It may be carried out in a variety of ways ranging from temporary release on parole, even for a very short period such as permission to [p.180] take a walk outside the camp limits, to an authorization to live outside a camp for reasons of health. Here the provision is phrased in very positive terms and must be interpreted as encouraging the Detaining Power to resort to this practice wherever possible, in so far as is allowed by the laws and regulations of the Power on which the prisoners of war depend.

3. ' Third sentence. -- Prohibition of coercion '

The last sentence, which categorically forbids the Detaining Power to compel a prisoner of war to accept liberty on parole or promise, is of the utmost importance. A prisoner who is faced with the choice -- either internment or release on parole, with all the consequences entailed thereby -- is also faced with a problem of conscience which he must be absolutely free to solve. A person who gives his parole gives a personal undertaking on his honour for which he is in the first place responsible to himself.
Once the Detaining Power offers a prisoner of war some liberty of movement in exchange for a promise that he will not take flight, and this is accepted, the Detaining Power has no other guarantee but the word of honour of the prisoner concerned. For, as we shall see when considering the third paragraph of the present provision, if a prisoner who has been paroled breaks that promise, escapes and rejoins the armed forces of his country, there is nothing in the Convention which would oblige the power on which he depends to return him to the power which captured him. Consequently the "sanction" for a breach of parole is not necessarily of a disciplinary or penal nature; it is first of all a moral sanction by virtue of the consequent dishonour for the person concerned.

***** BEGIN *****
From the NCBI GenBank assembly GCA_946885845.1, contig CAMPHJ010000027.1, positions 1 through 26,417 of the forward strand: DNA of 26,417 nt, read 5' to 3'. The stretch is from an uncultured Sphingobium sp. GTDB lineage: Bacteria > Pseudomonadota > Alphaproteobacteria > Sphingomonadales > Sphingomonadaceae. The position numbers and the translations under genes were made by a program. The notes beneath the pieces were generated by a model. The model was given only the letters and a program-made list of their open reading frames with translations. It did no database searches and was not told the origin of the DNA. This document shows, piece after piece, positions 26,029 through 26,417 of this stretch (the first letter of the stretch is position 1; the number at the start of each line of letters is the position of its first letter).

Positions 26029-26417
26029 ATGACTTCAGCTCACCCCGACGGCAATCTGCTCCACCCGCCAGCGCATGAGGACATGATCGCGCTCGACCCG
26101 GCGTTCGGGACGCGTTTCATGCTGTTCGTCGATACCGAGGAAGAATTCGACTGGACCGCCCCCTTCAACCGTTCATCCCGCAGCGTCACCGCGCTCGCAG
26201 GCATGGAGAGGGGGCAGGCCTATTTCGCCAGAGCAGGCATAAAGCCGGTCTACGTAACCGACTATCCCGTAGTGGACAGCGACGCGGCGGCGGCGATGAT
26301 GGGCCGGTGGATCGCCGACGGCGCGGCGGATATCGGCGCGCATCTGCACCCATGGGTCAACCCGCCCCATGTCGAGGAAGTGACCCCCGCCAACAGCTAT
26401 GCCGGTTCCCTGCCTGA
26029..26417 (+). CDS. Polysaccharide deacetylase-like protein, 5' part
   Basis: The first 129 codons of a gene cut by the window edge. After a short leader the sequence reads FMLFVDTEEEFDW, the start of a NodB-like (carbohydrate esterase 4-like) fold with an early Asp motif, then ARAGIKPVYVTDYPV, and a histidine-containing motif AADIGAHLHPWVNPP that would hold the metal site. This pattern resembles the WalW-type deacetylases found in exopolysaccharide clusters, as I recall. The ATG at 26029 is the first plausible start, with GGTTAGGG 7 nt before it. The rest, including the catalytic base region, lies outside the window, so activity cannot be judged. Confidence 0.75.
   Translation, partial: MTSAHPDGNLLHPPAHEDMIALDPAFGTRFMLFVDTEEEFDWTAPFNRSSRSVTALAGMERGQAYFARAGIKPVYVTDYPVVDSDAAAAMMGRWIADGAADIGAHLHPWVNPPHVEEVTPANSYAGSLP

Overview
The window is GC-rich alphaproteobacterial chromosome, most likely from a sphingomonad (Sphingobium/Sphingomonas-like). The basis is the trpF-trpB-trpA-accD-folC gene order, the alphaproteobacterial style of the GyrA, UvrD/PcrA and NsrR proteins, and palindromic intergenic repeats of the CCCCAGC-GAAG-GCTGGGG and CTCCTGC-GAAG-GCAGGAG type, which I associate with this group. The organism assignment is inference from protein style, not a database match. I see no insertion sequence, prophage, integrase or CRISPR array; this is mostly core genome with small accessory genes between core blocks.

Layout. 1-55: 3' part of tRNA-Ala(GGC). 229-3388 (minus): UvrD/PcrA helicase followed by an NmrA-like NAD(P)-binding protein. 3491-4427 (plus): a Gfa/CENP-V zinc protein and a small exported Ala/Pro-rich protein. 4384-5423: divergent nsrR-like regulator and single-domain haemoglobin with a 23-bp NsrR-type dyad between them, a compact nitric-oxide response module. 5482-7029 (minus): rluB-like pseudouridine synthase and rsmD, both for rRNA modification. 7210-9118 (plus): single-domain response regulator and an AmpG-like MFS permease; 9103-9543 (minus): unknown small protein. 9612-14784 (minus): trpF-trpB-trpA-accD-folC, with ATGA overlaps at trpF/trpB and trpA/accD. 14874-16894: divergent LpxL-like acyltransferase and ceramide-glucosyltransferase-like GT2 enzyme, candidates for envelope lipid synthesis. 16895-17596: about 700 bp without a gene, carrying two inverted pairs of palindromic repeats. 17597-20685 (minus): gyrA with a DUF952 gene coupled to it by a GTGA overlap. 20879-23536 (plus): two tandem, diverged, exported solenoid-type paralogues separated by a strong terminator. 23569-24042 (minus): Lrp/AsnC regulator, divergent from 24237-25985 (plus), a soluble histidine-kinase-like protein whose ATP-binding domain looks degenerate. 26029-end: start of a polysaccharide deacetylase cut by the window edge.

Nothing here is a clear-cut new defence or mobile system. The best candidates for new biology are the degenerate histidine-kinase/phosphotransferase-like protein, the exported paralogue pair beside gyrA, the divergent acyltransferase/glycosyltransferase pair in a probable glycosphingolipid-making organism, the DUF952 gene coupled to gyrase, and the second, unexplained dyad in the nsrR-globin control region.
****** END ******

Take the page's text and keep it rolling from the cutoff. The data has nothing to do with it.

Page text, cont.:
This would not be the case, however, if there had been any coercion. Would the allegation that coercion had been used entitle a prisoner of war to ignore the promise which he had been compelled to give? The answer is probably in the affirmative, but it would be necessary to prove that there had been coercion. The Convention does not define this term and in such a case the only safeguard provided for a prisoner of war who again fell into the hands of the Power which captured him is contained in the procedural guarantees to which he would be entitled pursuant to Article 85 below.